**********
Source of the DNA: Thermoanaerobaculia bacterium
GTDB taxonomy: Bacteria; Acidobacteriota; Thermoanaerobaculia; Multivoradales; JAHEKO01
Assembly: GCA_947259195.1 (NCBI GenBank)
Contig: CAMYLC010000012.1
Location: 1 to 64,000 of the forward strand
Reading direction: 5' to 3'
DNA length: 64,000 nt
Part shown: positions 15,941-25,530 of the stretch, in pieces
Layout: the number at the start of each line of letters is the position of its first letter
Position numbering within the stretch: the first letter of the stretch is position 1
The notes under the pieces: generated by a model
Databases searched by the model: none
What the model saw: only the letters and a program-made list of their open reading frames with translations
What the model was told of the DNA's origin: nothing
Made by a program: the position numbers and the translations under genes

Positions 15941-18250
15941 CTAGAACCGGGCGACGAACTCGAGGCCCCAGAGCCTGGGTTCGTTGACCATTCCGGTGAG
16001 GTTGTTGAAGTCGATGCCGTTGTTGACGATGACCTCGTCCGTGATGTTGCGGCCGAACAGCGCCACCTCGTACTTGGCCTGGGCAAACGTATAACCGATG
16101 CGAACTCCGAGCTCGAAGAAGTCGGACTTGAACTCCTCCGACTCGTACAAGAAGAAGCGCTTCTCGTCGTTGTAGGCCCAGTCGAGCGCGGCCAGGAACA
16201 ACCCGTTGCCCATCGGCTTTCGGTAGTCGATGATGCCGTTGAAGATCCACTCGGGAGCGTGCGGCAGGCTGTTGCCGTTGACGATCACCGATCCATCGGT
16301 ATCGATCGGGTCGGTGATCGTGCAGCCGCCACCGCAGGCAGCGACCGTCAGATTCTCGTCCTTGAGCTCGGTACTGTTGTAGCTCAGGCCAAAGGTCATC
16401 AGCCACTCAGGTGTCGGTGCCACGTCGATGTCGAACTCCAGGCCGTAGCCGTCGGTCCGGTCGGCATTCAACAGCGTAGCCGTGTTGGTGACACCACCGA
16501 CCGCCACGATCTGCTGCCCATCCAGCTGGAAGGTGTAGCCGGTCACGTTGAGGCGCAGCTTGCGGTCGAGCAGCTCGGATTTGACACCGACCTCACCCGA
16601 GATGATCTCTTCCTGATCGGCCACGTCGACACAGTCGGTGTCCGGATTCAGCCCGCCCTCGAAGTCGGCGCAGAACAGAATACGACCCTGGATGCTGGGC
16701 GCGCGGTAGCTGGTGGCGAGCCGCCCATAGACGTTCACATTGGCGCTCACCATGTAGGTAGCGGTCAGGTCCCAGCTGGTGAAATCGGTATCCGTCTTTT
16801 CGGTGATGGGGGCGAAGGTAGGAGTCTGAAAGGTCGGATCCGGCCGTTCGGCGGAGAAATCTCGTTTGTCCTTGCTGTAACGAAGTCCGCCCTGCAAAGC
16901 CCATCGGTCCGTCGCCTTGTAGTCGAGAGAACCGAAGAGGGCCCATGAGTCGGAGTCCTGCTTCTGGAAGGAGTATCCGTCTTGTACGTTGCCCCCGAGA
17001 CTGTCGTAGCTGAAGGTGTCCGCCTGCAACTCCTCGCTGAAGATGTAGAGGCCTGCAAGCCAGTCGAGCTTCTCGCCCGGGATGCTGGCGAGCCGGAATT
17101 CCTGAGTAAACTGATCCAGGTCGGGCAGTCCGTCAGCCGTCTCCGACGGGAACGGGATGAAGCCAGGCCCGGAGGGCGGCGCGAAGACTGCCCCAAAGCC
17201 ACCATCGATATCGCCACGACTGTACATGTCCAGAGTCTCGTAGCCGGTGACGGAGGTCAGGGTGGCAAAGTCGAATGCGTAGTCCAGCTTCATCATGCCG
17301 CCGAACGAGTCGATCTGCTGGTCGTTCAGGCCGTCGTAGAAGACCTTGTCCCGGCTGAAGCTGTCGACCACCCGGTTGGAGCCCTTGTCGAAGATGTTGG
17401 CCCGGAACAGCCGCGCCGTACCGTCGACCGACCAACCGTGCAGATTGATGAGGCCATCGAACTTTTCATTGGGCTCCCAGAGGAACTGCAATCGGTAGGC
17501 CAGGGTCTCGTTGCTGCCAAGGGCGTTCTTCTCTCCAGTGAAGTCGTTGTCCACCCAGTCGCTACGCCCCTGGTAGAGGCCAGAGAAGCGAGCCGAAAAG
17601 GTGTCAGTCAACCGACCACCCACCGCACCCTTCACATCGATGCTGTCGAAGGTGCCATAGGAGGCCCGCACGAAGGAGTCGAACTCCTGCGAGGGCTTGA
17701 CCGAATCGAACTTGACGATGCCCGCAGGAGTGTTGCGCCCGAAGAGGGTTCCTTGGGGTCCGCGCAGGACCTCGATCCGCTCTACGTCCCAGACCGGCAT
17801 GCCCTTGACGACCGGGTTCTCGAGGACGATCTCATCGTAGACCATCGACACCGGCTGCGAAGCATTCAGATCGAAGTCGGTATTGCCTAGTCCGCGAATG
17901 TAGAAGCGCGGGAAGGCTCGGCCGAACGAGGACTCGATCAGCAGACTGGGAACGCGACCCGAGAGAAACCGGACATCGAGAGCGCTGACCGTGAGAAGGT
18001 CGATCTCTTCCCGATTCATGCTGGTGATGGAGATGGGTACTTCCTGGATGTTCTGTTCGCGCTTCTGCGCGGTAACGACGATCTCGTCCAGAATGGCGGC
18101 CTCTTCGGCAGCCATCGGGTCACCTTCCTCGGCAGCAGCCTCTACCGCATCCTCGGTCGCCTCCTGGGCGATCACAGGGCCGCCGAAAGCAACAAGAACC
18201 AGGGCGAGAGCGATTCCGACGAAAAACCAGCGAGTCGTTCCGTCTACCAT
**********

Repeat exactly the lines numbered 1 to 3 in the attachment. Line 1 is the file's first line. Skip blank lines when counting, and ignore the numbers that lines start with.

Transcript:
Source of the DNA: Thermoanaerobaculia bacterium
GTDB taxonomy: Bacteria; Acidobacteriota; Thermoanaerobaculia; Multivoradales; JAHEKO01
Assembly: GCA_947259195.1 (NCBI GenBank)